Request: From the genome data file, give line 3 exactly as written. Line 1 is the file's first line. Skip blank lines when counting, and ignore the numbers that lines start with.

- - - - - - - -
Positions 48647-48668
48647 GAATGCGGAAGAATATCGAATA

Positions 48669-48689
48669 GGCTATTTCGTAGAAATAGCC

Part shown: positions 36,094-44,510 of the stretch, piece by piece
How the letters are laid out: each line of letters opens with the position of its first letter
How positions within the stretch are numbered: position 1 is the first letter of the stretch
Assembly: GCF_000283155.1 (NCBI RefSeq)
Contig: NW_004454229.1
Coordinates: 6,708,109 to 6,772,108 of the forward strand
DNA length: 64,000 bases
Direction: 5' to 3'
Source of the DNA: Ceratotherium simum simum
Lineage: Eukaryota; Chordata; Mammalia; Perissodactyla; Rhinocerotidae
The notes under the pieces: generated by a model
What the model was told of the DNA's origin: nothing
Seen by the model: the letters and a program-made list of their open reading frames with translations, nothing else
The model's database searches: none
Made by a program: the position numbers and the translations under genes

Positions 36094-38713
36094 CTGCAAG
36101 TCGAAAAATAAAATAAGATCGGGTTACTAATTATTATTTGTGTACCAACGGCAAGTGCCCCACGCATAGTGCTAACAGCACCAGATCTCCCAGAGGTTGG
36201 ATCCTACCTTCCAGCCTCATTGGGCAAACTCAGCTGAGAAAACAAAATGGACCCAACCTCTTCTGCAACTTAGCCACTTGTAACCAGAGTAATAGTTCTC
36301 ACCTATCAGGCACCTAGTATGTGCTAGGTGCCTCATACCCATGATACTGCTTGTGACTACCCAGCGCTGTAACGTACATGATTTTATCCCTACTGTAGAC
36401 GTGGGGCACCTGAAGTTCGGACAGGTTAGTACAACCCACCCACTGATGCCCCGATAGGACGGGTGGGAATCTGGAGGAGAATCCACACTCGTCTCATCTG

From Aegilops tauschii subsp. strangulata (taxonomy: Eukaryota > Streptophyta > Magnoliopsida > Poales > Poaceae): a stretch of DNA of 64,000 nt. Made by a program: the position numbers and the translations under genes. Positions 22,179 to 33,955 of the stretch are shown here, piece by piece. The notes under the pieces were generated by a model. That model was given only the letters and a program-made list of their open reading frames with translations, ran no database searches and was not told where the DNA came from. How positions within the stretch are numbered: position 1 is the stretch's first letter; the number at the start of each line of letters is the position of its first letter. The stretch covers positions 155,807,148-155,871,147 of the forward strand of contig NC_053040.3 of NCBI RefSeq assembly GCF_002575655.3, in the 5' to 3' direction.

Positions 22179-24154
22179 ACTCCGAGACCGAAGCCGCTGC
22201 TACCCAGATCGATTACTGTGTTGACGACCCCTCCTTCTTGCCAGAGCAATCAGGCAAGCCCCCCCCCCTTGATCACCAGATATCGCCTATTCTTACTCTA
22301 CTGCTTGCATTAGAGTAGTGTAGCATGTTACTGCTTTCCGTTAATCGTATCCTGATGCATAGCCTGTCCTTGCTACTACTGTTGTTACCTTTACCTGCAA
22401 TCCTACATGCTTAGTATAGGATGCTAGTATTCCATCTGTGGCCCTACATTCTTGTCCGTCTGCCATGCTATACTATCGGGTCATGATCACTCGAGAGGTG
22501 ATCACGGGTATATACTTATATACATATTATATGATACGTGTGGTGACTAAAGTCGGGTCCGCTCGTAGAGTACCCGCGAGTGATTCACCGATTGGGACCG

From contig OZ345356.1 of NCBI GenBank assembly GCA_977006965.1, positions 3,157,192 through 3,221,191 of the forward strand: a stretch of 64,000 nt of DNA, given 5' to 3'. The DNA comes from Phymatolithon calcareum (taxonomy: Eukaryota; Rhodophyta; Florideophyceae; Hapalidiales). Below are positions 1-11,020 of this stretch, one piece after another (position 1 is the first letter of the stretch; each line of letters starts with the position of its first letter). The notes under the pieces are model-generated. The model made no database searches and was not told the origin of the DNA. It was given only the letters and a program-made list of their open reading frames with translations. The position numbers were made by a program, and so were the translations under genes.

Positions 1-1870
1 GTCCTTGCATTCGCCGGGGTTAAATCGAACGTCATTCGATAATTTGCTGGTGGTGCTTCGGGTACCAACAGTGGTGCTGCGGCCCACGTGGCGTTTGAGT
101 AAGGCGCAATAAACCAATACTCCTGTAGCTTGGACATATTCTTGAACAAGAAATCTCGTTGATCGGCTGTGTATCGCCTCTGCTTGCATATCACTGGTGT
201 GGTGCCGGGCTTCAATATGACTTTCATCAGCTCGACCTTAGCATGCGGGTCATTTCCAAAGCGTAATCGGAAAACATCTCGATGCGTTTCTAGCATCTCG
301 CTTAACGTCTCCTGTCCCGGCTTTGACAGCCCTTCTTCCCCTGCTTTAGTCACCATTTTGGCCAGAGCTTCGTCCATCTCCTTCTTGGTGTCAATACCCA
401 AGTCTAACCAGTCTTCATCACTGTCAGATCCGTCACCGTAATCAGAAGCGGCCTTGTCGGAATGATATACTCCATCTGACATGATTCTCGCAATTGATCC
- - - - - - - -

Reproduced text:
Positions 48669-48689